Although the substance of Trump’s foreign policy remains opaque, he had campaigned on an “America First” critique of Barack Obama and Hillary Clinton’s liberal interventionism in Libya and, to his own party’s mortification, blasted George W. Bush’s neoconservative adventurism in Iraq.

Once in the White House, though, Trump announced he would boost the U.S. military budget by a staggering $54 billion and cut back on diplomacy, while pushing the United States to the brink of active conflict with North Korea. None of this provoked a major backlash. To the contrary, Trump’s surprise bombing of Syria, which, his administration declared, doubled as a warning for North Korea, garnered him across-the-aisle praise from hawks in both parties and his highest approval ratings so far.

The American public’s quietism with regard to the prospect of renewed U.S. aggression against North Korea is remarkable. It stands in stark contrast to the broad anti-war galvanization in the post-9/11 lead-up to the U.S. war in Iraq and the widespread protests against the Vietnam War in an earlier era.

To some degree, it recalls the muted mid-twentieth century political terrain that led to the Korean War—a brutal, dirty, and unresolved conflict that set the model for subsequent U.S. intervention. One of the few voices of opposition, Paul Robeson, in a critique that resonates to this day, lambasted his fellow citizens’ “meek conformity with the policies of the war-minded, the racists, and the rich.”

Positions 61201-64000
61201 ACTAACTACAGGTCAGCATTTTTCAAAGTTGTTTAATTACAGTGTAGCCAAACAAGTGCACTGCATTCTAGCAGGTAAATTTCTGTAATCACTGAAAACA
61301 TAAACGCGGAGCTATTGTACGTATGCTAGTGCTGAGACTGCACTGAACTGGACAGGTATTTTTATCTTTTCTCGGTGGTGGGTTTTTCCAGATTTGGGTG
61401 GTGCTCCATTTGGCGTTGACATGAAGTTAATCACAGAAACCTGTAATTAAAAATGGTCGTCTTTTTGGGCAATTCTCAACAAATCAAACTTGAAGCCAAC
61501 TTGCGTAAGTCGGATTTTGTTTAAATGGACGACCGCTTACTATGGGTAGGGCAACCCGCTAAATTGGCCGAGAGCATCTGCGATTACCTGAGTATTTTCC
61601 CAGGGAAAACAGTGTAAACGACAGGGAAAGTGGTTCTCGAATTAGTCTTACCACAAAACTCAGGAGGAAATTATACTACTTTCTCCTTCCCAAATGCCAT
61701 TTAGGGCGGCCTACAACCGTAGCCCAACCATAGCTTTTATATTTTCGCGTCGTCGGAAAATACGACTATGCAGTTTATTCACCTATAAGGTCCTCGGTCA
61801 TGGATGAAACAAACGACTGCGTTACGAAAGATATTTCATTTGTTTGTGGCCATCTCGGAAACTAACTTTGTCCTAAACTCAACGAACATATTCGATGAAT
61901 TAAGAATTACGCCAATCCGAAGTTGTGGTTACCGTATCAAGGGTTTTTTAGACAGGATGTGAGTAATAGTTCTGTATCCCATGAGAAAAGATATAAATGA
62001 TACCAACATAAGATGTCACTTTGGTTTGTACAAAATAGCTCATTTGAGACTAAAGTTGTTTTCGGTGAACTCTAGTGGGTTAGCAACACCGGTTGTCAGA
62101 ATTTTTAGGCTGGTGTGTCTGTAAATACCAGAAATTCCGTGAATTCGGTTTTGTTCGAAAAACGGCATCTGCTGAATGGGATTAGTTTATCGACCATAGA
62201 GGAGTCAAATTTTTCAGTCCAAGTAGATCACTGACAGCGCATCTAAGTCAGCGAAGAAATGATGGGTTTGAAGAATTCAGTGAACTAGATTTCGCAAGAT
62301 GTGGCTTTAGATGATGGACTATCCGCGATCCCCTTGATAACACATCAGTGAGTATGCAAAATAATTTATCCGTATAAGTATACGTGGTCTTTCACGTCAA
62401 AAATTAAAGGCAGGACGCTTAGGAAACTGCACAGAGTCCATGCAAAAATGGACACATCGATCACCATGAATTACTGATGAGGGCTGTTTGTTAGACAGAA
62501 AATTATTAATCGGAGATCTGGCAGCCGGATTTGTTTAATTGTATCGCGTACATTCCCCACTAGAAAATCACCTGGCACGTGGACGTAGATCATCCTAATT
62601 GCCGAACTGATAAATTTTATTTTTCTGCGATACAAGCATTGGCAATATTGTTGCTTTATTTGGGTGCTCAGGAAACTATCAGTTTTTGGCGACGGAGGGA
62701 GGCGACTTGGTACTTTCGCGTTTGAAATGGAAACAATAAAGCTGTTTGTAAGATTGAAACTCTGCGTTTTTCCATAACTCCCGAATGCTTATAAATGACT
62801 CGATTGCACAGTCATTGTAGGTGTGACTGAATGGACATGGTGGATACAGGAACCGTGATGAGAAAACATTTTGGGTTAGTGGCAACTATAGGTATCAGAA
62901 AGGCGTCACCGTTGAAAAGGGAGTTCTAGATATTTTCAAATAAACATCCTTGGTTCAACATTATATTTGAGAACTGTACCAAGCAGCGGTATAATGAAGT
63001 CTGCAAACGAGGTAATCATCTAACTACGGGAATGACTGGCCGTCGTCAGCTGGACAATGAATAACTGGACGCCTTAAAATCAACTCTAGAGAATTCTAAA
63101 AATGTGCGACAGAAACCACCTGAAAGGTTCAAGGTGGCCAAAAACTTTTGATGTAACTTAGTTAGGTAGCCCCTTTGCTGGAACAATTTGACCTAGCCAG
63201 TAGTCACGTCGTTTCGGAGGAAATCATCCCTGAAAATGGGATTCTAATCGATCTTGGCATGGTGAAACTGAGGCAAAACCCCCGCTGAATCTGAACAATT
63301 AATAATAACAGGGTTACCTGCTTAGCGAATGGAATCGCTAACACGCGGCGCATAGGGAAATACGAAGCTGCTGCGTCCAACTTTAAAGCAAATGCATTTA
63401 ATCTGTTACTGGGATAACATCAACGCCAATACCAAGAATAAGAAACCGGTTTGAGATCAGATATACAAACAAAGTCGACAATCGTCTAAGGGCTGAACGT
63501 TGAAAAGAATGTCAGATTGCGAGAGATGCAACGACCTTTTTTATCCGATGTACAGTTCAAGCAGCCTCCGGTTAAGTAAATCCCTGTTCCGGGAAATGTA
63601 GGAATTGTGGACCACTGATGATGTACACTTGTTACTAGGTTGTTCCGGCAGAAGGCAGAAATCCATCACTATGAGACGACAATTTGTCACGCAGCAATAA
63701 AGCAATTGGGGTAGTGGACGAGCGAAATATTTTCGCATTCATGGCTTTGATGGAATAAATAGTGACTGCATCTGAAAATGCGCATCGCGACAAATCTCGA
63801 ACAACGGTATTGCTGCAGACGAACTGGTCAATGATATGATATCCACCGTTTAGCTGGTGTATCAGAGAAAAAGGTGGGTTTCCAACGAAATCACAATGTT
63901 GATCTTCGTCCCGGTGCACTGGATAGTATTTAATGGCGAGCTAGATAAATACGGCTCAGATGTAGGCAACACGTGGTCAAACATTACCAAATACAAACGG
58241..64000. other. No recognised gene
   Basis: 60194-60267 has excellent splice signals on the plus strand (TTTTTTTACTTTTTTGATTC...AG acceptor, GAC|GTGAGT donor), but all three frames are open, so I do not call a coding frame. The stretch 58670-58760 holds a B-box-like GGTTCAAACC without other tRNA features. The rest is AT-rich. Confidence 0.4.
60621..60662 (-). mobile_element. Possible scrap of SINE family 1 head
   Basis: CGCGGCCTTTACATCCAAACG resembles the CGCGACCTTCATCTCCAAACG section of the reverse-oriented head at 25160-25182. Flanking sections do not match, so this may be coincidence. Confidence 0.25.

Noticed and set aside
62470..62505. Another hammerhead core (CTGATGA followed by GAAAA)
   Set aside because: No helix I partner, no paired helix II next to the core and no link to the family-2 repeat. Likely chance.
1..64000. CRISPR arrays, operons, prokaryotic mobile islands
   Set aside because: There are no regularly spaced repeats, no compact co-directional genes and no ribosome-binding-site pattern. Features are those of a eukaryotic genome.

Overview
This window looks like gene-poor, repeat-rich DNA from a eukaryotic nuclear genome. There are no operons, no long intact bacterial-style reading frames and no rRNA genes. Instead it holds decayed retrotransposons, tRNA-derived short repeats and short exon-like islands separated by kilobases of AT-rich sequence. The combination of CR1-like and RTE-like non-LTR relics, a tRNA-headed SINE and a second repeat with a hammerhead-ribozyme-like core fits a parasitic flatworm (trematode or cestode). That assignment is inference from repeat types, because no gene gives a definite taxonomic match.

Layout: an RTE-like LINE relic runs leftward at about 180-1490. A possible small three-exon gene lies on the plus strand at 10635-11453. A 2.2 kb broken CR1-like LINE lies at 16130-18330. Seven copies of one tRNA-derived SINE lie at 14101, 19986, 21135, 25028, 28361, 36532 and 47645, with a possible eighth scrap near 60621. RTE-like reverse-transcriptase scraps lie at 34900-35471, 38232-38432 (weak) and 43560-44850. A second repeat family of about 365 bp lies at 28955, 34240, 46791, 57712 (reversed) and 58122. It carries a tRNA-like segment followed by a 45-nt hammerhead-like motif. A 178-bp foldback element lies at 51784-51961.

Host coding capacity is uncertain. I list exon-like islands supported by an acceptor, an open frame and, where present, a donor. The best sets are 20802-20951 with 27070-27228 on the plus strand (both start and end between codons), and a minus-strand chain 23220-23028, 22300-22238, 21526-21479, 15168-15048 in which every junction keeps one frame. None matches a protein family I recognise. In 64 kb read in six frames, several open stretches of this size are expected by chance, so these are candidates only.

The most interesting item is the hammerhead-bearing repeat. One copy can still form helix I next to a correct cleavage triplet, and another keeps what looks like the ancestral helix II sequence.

That “the maw of warmakers [was] insatiable” in Korea, as Robeson remarked in 1950, could be seen in the massive devastation of human life. The Korean War was an asymmetrical conflict in which the United States monopolized the skies, raining down ruin. Four million Koreans—the vast majority of them civilians—were killed. Chinese statistics indicate that North Korea lost thirty percent of its population. In North Korea where no family was left unscathed by the terroristic violence of the Korean War, anti-Americanism thus cannot be dismissed as state ideology alone.

More than almost anyone in the world, North Koreans know intimately what it means to be in the crosshairs of the American war machine. In May 1951, writer and activist Monica Felton observed that in the course of her travels through North Korea as part of an international fact-finding delegation,

“the same scenes of destruction repeated themselves over and over again . . . . The destruction, in fact, is so overwhelming that if the war is allowed to continue—even for another few months—there will be nothing left of Korea. Nothing at all.”

It is no coincidence that the phoenix serves as one of North Korea’s national emblems.

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Senator Lindsey Graham (Source: Truth Revolt)

Then, as now, Korea rested in the hazy recesses of American consciousness, mostly out of sight, mostly out of mind. When recently asked to comment on the catastrophe that would ensue were Trump to authorize a preemptive strike against North Korea, Senator Lindsey Graham, Republican of South Carolina, responded with chilling candor:

Yes, it would be terrible, but the war would be over there. It wouldn’t be here. It would be bad for the Korean peninsula, it would be bad for China, it would be bad for Japan, it would be bad for South Korea, it would be the end of North Korea but what it would not do is hit America.